Showing posts with label North by Northwest. Show all posts
Showing posts with label North by Northwest. Show all posts

Monday, July 17, 2023

North by Northwest (1959)

      "...two of the very slickest operators before and behind the Hollywood cameras."

With Eva Marie Saint.

North by Northwest - Review is taken from 'The Films of Cary Grant' by Donald Deschner (1973):

"If it does nothing else (but it does, it does), North by Northwest resoundingly reaffirms the fact that Cary Grant and Alfred Hitchcock are two of the very slickest operators before and behind the Hollywood cameras.  Together they can be unbeatable.  Each has his own special, career-tested formula.  Actor Grant's is a sartorial spiffiness and mannered charm; producer-director Hitchcock's is an outrageously simple yet effective blend of mayhem and humor at mayhem's expense, the whole usually framed by a famous piece of scenery that no one else had ever considered a suitable backdrop for melodramatic shenanigans.  The present shiny and colorful collaboration offers Grant as a dapper Madison Avenue advertising executive being chased by foreign agents over the slippery precipices of the Presidential faces carved into Mount Rushmore - a most unlikely bit of contrived suspense, but one that is hypnotizing while it jangles the nerves."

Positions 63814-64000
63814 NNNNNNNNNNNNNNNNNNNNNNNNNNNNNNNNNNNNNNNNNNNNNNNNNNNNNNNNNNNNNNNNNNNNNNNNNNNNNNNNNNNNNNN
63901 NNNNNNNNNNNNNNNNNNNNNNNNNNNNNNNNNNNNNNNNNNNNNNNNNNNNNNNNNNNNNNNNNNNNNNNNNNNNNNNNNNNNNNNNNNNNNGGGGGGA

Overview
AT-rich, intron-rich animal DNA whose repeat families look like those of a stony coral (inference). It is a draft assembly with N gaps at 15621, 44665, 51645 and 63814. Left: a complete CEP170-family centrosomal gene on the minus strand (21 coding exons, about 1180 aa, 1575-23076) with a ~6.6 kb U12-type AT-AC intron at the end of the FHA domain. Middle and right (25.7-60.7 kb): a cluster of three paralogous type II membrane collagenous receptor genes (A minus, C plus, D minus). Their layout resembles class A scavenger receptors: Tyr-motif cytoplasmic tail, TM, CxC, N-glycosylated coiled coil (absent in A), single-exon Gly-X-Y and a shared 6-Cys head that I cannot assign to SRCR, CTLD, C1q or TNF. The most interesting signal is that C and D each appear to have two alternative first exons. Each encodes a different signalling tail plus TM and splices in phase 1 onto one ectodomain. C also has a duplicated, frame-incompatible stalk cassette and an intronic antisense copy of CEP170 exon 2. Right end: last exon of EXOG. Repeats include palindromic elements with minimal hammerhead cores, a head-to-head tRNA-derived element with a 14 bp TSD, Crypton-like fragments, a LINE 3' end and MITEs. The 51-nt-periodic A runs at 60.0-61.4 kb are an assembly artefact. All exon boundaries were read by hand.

New Artwork by Rebekah Hawley at Studio36 -
Number 66 - North by Northwest (Lobby Card Style)

Part Of

For more, see also:

On This Day 17 July 2020

On This Day 16 July 2021

Quote From Today 17 July 2022

Sunday, July 17, 2022

Quote From Today... North By Northwest (1959)

  "My name is Thornhill - Roger Thornhill"

North By Northwest was Cary Grant's 66th full length feature film.

[Thornhill and Vandamm meeting each other for the first time in Townsend's office, where Vandamm has stolen his identity; they both size each other up silently]

Phillip Vandamm: Good evening.


Phillip Vandamm: Not what I expected. A little taller, a little more polished than the others...

Roger Thornhill: Well, I'm so glad you're pleased, Mr. Townsend!

Phillip Vandamm: But I'm afraid just as obvious.

Leonard: What the devil is all this about? Why was I brought here?